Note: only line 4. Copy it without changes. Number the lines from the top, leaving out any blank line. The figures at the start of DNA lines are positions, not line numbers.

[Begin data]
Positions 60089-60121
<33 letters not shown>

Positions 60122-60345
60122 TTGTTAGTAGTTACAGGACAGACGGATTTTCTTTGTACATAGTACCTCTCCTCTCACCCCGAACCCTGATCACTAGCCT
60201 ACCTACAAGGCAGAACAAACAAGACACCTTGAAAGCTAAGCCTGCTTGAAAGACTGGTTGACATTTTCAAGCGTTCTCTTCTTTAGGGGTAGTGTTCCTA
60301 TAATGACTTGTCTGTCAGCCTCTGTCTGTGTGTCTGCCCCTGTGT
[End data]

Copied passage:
60122 TTGTTAGTAGTTACAGGACAGACGGATTTTCTTTGTACATAGTACCTCTCCTCTCACCCCGAACCCTGATCACTAGCCT